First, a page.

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Significance and Use
4.1 This practice is useful as a screening basis for acceptance or rejection of transparencies during manufacturing so that units with identifiable flaws will not be carried to final inspection for rejection at that time.
4.2 This practice may also be employed as a go-no go technique for acceptance or rejection of the finished product.
4.3 This practice is simple, inexpensive, and effective. Flaws identified by this practice, as with other optical methods, are limited to those that produce temperature gradients when electrically powered. Any other type of flaw, such as minor scratches parallel to the direction of electrical flow, are not detectable.
1.1 This practice covers a standard procedure for detecting flaws in the conductive coating (heater element) by the observation of polarized light patterns.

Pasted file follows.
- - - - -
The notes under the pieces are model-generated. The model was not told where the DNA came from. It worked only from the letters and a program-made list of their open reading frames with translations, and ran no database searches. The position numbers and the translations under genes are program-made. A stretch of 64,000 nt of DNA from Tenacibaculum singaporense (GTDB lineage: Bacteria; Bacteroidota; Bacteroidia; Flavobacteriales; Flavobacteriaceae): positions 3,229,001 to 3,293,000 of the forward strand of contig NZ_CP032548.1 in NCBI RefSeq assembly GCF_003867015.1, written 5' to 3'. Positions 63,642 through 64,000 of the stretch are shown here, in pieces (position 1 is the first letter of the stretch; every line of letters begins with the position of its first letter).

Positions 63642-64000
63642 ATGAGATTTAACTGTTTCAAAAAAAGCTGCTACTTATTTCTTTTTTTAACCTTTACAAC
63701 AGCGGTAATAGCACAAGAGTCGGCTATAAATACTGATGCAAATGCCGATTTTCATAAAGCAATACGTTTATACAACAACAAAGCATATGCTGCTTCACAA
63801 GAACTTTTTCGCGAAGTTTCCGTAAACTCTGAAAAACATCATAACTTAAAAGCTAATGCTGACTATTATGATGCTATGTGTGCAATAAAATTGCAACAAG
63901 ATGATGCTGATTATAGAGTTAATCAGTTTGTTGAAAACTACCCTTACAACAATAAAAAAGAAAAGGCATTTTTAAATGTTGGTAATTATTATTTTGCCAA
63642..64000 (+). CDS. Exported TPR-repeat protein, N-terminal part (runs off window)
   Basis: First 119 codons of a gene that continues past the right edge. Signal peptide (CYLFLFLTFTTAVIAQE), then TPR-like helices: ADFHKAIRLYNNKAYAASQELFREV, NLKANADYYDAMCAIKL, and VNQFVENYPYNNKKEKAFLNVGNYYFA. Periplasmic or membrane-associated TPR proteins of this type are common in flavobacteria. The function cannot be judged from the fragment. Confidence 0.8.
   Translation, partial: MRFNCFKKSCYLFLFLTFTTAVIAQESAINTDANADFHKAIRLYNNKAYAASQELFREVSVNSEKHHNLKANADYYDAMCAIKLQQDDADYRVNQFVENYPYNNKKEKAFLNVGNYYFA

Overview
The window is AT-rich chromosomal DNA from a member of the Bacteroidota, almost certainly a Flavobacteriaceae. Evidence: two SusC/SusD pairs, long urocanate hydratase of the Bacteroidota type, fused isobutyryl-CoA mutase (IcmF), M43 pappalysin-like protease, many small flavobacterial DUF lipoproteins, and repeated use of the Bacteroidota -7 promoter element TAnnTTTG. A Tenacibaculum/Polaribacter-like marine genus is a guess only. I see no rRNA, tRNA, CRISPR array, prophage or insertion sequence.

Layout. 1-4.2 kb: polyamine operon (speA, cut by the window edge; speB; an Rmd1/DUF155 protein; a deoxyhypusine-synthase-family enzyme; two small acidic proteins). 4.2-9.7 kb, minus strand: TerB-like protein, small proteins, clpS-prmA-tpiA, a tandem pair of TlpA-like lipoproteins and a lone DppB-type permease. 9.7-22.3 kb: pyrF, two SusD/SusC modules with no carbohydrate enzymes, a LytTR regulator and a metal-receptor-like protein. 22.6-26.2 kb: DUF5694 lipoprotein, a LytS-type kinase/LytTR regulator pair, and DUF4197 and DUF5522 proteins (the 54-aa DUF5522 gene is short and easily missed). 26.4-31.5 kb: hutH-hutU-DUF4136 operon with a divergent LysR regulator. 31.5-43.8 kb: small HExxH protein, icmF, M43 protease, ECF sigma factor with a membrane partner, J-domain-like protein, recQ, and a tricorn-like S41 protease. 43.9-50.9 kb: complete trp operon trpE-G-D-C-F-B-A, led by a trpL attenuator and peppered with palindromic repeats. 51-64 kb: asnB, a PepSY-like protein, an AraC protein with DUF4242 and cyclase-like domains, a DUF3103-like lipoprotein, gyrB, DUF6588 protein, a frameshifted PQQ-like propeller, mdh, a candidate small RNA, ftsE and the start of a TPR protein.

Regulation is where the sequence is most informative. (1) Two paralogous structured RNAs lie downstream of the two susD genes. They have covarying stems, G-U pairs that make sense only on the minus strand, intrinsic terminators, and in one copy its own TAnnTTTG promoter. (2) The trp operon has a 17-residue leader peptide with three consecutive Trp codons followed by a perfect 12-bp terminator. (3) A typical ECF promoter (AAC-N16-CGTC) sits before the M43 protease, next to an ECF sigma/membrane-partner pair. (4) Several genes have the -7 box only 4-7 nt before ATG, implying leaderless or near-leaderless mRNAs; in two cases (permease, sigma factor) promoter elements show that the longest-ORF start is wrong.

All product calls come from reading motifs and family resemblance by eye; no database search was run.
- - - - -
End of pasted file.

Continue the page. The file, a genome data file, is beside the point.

1.2 This practice applies to coatings on surfaces of monolithic transparencies as well as to coatings imbedded in laminated structures.
1.3 The values stated in SI units are to be regarded as standard. No other units of measurement are included in this standard.
1.4 This standard does not purport to address all of the safety concerns, if any, associated with its use. It is the responsibility of the user of this standard to establish appropriate safety and health practices and determine the applicability of regulatory limitations prior to use. For specific precautionary statements see Section .
ICS Number Code 49.060 (Aerospace electric equipment and systems)
UNSPSC Code 25200000(Aerospace systems and components and equipment)
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ASTM F319-09(2014), Standard Practice for Polarized Light Detection of Flaws in Aerospace Transparency Heating Elements, ASTM International, West Conshohocken, PA, 2014, www.astm.orgBack to Top